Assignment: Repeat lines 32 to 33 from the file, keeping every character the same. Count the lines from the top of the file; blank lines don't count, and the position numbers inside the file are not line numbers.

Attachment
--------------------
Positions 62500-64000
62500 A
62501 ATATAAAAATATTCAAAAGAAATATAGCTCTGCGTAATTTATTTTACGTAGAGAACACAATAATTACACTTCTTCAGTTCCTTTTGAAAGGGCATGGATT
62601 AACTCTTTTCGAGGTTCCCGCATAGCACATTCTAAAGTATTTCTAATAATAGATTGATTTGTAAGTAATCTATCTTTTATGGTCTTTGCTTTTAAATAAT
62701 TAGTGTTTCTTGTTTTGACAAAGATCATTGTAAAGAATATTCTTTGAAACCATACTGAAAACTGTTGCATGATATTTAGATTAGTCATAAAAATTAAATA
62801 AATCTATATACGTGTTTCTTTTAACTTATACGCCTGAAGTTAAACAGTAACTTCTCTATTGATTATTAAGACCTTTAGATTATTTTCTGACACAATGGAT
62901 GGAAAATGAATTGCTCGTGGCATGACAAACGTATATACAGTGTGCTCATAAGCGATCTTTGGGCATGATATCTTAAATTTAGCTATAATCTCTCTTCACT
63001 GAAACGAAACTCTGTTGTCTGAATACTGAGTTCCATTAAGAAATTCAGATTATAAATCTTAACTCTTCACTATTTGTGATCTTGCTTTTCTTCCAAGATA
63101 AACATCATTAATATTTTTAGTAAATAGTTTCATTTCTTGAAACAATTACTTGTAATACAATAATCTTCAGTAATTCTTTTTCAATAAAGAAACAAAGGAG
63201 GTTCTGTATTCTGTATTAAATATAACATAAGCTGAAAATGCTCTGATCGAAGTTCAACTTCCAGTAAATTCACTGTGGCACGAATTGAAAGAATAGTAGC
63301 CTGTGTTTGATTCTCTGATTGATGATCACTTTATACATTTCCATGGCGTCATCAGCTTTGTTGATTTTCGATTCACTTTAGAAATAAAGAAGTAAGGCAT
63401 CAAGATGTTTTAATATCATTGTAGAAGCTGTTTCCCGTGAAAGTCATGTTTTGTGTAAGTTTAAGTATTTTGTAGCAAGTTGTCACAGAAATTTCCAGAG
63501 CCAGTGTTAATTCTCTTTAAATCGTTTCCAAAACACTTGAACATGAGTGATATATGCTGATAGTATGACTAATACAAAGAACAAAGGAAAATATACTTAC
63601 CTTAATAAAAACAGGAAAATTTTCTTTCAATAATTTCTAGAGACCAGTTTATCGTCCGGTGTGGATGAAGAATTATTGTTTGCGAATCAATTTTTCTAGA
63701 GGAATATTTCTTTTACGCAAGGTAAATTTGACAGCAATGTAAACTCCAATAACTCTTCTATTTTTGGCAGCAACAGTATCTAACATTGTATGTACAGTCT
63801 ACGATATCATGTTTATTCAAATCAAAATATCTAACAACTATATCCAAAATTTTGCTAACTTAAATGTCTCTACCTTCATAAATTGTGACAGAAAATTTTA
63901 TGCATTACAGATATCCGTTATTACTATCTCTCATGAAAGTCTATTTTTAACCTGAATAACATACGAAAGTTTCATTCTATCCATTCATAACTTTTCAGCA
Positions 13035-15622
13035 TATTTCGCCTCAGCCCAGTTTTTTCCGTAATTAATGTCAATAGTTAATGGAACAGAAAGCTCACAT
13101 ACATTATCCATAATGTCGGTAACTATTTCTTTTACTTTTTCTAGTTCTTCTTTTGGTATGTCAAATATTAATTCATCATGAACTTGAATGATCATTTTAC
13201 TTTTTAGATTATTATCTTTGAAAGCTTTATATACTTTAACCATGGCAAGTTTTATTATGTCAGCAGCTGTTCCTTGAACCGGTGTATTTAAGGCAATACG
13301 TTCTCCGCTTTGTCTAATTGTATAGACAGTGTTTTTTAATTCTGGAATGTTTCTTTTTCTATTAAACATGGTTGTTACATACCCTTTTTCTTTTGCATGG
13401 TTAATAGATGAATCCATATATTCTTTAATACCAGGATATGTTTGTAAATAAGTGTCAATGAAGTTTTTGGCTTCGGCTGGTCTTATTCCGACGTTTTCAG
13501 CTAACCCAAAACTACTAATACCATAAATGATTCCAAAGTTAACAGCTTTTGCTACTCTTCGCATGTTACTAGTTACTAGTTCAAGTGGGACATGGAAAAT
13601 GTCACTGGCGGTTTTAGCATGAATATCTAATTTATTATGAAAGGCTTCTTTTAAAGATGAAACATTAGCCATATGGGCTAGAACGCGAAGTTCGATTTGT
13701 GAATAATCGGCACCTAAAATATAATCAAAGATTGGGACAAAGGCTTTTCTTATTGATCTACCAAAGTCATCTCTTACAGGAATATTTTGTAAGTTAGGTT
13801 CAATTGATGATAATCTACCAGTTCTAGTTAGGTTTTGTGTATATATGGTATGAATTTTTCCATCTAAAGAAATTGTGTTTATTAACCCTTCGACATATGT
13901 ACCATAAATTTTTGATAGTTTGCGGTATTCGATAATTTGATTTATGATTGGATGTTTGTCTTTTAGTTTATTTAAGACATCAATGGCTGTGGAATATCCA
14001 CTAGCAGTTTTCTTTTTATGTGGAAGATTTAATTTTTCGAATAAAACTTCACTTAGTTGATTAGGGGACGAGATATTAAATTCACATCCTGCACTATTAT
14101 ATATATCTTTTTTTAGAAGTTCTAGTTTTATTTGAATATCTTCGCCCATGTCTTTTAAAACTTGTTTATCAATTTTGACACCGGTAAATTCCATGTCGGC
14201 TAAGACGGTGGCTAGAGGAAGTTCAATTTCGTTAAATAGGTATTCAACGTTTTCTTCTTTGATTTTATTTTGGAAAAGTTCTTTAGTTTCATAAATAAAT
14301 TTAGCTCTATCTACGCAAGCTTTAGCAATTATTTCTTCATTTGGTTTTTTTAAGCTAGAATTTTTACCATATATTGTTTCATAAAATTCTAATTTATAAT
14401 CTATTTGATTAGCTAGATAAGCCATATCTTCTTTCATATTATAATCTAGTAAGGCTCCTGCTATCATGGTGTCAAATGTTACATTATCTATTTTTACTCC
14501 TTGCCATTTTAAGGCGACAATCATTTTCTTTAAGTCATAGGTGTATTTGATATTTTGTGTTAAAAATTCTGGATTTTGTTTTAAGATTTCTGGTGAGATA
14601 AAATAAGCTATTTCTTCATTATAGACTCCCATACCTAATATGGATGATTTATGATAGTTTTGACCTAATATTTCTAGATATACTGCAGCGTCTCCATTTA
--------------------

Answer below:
14301 TTAGCTCTATCTACGCAAGCTTTAGCAATTATTTCTTCATTTGGTTTTTTTAAGCTAGAATTTTTACCATATATTGTTTCATAAAATTCTAATTTATAAT
14401 CTATTTGATTAGCTAGATAAGCCATATCTTCTTTCATATTATAATCTAGTAAGGCTCCTGCTATCATGGTGTCAAATGTTACATTATCTATTTTTACTCC